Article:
Is the US Serious about Moving its Embassy in Israel to Jerusalem?

Among Donald Trump’s many audacious foreign policy proposals, he has seriously considered moving the US’ embassy in Israel from Tel Aviv to Jerusalem. This would be a globally unprecedented move that could destabilize the Middle East for years to come. Many Presidential candidates since Bill Clinton have entertained the notion of a move, a policy which was passed into law in the US in 1995, but always backed out after being (re)elected. Yet President-Elect Trump has gone further in committing to this action than any of his predecessors. Why is this issue so contentious and what is the likelihood that Trump will actually follow through with these plans?

 

In 1947, the newly-minted UN presented a partition plan of Mandatory Palestine, then under British control, to separate the territory into two countries: one Jewish, one Arab. This is the backbone of the often touted two-state solution. In 1948, the State of Israel declared independence ahead of an agreement on the partition plan. Neighbouring Arab states, which denounced the creation of a Jewish state in the land of Palestine, invaded the fledgling country. Though Jordan occupied the West Bank and Egypt occupied Gaza, the Arab states lost the war.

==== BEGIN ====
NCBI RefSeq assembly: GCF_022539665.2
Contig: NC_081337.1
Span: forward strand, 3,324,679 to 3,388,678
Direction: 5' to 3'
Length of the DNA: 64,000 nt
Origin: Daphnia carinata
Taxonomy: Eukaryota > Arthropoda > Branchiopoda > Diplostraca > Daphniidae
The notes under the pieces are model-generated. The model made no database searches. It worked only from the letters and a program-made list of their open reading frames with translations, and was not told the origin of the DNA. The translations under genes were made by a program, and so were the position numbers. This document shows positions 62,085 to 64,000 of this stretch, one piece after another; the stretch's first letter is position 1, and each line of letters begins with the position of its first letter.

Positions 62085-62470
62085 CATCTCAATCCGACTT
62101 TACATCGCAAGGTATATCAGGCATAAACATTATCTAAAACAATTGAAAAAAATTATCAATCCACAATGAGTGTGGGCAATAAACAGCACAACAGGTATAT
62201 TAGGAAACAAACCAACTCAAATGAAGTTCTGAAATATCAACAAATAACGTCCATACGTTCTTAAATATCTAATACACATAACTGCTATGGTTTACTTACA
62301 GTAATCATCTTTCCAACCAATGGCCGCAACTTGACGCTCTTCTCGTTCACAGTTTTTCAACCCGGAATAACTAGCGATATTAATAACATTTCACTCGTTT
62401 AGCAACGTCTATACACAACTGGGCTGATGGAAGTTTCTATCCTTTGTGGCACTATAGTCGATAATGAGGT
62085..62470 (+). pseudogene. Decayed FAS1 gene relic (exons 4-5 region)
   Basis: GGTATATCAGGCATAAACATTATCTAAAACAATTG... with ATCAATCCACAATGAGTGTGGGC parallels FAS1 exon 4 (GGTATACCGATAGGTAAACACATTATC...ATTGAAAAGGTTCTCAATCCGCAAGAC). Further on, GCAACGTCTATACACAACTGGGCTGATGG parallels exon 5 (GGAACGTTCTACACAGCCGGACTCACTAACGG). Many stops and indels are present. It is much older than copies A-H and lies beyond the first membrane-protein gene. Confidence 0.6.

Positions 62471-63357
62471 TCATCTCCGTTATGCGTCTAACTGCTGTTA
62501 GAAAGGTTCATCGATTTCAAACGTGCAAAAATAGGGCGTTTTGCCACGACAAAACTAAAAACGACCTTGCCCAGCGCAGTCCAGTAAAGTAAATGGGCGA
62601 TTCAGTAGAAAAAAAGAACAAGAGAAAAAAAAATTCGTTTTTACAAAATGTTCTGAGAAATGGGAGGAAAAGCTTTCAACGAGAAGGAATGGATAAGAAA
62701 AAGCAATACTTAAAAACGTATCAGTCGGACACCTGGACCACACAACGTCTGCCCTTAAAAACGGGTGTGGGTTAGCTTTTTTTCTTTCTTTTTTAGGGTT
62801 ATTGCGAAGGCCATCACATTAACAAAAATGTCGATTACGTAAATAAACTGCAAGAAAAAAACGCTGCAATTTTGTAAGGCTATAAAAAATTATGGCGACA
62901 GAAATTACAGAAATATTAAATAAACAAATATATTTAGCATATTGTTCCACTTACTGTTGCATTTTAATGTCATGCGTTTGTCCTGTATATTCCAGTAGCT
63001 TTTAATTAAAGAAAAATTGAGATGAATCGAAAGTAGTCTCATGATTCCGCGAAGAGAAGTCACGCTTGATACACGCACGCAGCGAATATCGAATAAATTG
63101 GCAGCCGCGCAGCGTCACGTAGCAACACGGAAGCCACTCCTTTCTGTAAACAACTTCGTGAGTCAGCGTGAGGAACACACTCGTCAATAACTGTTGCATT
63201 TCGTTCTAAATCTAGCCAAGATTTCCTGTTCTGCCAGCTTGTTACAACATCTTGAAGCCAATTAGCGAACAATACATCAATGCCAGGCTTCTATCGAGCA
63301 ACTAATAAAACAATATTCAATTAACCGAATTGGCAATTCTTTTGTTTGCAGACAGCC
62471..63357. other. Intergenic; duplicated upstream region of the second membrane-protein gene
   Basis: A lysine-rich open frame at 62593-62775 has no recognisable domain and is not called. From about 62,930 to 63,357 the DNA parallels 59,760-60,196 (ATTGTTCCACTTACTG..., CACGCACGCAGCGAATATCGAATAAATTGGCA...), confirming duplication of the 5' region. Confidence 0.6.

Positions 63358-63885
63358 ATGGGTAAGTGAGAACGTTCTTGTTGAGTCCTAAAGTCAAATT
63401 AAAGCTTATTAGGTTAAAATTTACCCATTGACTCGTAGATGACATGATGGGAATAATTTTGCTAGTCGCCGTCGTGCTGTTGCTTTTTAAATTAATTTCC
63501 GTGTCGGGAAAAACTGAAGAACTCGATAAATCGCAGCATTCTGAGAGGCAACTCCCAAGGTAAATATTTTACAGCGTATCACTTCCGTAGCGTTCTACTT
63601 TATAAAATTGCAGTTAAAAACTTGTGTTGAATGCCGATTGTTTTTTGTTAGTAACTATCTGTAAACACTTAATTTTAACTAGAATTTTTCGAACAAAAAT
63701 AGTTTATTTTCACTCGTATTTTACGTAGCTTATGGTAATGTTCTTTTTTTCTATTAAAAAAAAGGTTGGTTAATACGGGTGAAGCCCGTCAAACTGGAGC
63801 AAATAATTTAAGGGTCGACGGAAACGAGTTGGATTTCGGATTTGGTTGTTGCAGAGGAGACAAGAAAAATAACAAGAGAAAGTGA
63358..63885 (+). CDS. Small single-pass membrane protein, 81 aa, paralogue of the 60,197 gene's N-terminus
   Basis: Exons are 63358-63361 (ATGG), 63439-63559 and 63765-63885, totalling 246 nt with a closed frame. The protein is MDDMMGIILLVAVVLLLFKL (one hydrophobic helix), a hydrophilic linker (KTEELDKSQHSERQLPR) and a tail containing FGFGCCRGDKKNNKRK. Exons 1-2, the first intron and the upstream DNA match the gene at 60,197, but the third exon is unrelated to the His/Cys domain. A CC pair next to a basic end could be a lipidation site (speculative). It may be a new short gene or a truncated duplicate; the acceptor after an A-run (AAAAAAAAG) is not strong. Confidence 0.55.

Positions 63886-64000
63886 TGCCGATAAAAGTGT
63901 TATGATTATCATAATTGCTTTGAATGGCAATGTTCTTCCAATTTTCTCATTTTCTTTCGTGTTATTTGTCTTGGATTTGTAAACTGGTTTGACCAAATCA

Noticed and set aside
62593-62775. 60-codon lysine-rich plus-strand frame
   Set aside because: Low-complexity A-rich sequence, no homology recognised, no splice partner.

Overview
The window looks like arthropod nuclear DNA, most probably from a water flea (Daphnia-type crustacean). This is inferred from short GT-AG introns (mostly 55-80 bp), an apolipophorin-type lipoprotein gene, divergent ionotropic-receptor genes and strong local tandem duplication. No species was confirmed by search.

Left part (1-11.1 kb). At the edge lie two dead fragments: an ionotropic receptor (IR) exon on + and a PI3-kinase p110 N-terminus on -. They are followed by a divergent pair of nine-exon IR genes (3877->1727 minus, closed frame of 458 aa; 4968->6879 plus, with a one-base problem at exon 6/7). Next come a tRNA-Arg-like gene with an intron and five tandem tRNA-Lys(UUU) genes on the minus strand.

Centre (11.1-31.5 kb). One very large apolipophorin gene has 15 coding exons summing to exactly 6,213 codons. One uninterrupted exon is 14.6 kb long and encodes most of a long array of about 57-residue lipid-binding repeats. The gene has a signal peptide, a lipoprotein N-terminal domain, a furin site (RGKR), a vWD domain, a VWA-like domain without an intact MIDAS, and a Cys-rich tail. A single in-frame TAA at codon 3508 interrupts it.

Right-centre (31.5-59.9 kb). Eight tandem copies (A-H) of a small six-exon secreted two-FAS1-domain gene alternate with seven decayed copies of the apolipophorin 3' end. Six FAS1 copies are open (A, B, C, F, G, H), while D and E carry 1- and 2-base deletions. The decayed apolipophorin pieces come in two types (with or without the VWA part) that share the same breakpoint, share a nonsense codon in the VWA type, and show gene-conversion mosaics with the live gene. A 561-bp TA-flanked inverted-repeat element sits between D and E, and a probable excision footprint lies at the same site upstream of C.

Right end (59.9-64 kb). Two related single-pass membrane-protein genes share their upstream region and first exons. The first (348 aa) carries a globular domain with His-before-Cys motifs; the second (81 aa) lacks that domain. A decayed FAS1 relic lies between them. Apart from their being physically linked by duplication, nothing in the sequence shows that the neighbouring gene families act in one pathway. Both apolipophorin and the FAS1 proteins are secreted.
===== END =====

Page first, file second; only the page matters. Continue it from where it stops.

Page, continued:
Since the Six Day War of 1967, Israel has occupied Gaza and the West Bank, including East Jerusalem, which is home to some of the holiest sites in all three major Abrahamic religions. Today, the municipality of Jerusalem exercises jurisdiction over the entire city. However, its status is disputed, and Israel’s control over the Palestinian territories, including East Jerusalem, is considered a violation of the Fourth Geneva Convention.